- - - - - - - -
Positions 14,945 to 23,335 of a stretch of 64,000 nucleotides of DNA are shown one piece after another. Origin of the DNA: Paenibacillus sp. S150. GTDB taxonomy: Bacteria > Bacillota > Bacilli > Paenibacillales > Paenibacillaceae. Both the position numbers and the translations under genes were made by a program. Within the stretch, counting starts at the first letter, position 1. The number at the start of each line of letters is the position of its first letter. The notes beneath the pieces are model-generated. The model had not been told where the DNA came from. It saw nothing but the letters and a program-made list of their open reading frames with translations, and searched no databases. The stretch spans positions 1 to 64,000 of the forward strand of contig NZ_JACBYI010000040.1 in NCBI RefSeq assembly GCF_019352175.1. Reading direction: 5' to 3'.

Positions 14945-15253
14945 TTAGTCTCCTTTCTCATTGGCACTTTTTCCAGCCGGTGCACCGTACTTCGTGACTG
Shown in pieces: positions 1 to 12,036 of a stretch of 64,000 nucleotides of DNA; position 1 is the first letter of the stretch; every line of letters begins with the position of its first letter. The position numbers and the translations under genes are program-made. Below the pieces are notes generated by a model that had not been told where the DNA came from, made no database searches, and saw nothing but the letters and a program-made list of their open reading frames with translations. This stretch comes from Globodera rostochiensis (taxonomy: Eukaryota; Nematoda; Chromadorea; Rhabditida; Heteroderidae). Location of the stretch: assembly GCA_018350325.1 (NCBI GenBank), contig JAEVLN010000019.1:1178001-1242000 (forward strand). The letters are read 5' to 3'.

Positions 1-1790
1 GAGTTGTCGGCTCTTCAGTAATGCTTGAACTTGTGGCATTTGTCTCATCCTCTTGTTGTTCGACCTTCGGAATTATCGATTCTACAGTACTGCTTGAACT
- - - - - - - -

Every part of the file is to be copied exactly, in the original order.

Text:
Positions 14,945 to 23,335 of a stretch of 64,000 nucleotides of DNA are shown one piece after another. Origin of the DNA: Paenibacillus sp. S150. GTDB taxonomy: Bacteria > Bacillota > Bacilli > Paenibacillales > Paenibacillaceae. Both the position numbers and the translations under genes were made by a program. Within the stretch, counting starts at the first letter, position 1. The number at the start of each line of letters is the position of its first letter. The notes beneath the pieces are model-generated. The model had not been told where the DNA came from. It saw nothing but the letters and a program-made list of their open reading frames with translations, and searched no databases. The stretch spans positions 1 to 64,000 of the forward strand of contig NZ_JACBYI010000040.1 in NCBI RefSeq assembly GCF_019352175.1. Reading direction: 5' to 3'.

Positions 14945-15253
14945 TTAGTCTCCTTTCTCATTGGCACTTTTTCCAGCCGGTGCACCGTACTTCGTGACTG
Shown in pieces: positions 1 to 12,036 of a stretch of 64,000 nucleotides of DNA; position 1 is the first letter of the stretch; every line of letters begins with the position of its first letter. The position numbers and the translations under genes are program-made. Below the pieces are notes generated by a model that had not been told where the DNA came from, made no database searches, and saw nothing but the letters and a program-made list of their open reading frames with translations. This stretch comes from Globodera rostochiensis (taxonomy: Eukaryota; Nematoda; Chromadorea; Rhabditida; Heteroderidae). Location of the stretch: assembly GCA_018350325.1 (NCBI GenBank), contig JAEVLN010000019.1:1178001-1242000 (forward strand). The letters are read 5' to 3'.

Positions 1-1790
1 GAGTTGTCGGCTCTTCAGTAATGCTTGAACTTGTGGCATTTGTCTCATCCTCTTGTTGTTCGACCTTCGGAATTATCGATTCTACAGTACTGCTTGAACT